Filipino American former/first-ever ONE Heavyweight Champion Brandon Vera’s career turn toward acting in the last several years has made a few notable strides. Erik Matti’s Anne Curtis-starrer, BuyBust, certainly had its highs with Vera sharing the mantle and pulling more than his weight, enough to now proffer him up to action fans in a perspective turn for a lead role that now brings us his newest venture into action-horror with The Ghosting director Joey De Guzman’s latest, Day Zero.
It’s been eight years since ex-soldier Emon (Vera) was arrested and incarcerated for getting into a deadly brawl. With his parole coming up, the first and only priority is to stay out of trouble, especially if it means he gets to reunite with his wife Sheryl (Mary Jean Lastimosa), and meet his hearing-impaired daughter, Jane (Freya Fury Montierro), as a free man. Despite this, however, and aside from uncouth inmates looking to test his resolve, only one major problem stands in Emon’s way: a fatal dengue outbreak plaguing the nation by killing its victims and reanimating them as rabid zombies, and it’s only a matter of time before the country falls completely under siege. With the help of friend and fellow inmate Timoy (Pepe Herrera), it’s up to Emon to tread through the chaos, find his family, rescue them from their swarmed tenement building and be the hero his family needs.
De Guzman’s approach to the zombie genre here isn’t unlike anything horror fans haven’t already seen. The risks here are all too common in that the film treads heavily on familiar tropes and story points, like momentary jump scares and obvious red flags characters tend to ignore, which can be annoying or even hilarious depending on your filter. What’s important, however, is De Guzman’s ability to convey mostly solid writing and characterization, with elements easily recognizable from other films that truly elevate the film’s delivery.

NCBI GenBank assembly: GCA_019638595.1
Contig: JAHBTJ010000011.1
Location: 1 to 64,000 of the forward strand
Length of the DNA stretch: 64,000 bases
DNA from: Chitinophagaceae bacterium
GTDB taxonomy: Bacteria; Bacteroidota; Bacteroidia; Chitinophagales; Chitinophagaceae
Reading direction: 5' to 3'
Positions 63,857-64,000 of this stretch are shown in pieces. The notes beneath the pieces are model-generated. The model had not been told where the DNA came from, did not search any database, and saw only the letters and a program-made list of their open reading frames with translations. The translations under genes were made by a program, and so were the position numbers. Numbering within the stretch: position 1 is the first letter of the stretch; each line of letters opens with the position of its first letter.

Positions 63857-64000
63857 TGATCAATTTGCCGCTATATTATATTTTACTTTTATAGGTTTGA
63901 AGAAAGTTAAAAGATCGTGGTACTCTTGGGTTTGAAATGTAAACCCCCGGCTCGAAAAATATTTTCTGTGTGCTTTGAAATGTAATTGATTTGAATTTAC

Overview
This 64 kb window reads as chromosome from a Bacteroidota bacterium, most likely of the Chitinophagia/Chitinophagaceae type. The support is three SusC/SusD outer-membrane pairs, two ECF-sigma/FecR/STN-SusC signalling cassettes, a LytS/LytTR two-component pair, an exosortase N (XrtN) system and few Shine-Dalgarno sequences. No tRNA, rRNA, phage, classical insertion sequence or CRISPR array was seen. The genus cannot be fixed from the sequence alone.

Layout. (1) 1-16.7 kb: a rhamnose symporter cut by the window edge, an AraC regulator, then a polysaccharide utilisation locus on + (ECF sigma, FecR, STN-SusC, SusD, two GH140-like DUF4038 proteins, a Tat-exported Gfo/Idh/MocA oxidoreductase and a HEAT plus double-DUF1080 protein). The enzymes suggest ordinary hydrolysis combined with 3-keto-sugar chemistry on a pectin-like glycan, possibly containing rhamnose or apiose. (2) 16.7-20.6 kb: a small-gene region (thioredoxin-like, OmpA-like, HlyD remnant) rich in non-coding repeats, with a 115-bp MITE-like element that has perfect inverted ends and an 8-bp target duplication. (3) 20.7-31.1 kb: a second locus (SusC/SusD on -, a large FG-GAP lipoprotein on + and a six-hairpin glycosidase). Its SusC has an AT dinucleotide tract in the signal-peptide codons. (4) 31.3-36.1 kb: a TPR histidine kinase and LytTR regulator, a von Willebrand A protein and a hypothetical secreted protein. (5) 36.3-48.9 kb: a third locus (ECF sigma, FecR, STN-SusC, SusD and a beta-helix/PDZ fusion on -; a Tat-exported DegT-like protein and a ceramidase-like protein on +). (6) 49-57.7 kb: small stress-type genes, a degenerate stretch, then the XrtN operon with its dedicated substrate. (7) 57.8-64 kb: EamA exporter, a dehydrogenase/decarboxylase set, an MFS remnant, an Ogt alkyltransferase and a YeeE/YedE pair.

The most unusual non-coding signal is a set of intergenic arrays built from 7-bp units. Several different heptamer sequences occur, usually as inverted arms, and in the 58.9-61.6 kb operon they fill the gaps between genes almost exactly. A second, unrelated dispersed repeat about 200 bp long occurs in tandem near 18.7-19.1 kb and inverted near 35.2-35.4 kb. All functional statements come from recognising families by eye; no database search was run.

Vera’s performance is a decent and moving portrayal of a father, a man at the right place at the wrong time and compelled to do the right thing, even if it’s against his own best interests. Unremarkably, Sheryl doesn’t even believe him, which I thought was amusing, while their love and caring for Jane is highly visible throughout the film. That Jane is only a child, mute and hard of hearing which leaves her so vulnerable during the peril almost certainly raises the stakes at every turn, especially when all she has is a bell to let Sheryl know her whereabouts, and it could mean her downfall.
Also of import is De Guzman’s apt understanding of what it takes to make a fun, dark flick. Even if some of the scenes tend to be a little absurd, Day Zero never runs short on its propulsive intensity and excitement when the time comes to kick a little zombie ass, and with none other than Vera kicking most of it in droves. De Guzman even lets loose a little more in the second half, if only for what can be described as the best three minutes of zombie killing you’ll see this year with Vera putting on his best show of screenfighting force since BuyBust, featuring stunt sequences by Jearome Calica and Erwin Tagle, and with De Guzman and cinematographer Mo Zee doing some pretty cool camera stuff mid-action.
There’s little doubt at this juncture that Vera is putting in the work required to leave as much of an impression as possible as a burgeoning action star. It shows in his acting and performance caliber, which is part and parcel of the required balance needed to be an actor who can perform physical and cinematic action, and with De Guzman invoking a sense of brio and savviness in his filmmaking that is sure to get him places at this rate after Day Zero.
Native New Yorker. Lover of all things pizza, chocolate, pets, and good friends. Karaoke hero. Left of center. Survivor. Fond supporter of cult, obscure and independent cinema - especially fond of Asian movies and global action cinema. Author of the bi-weekly Hit List. Founder and editor of Film Combat Syndicate. Still, very much, only human.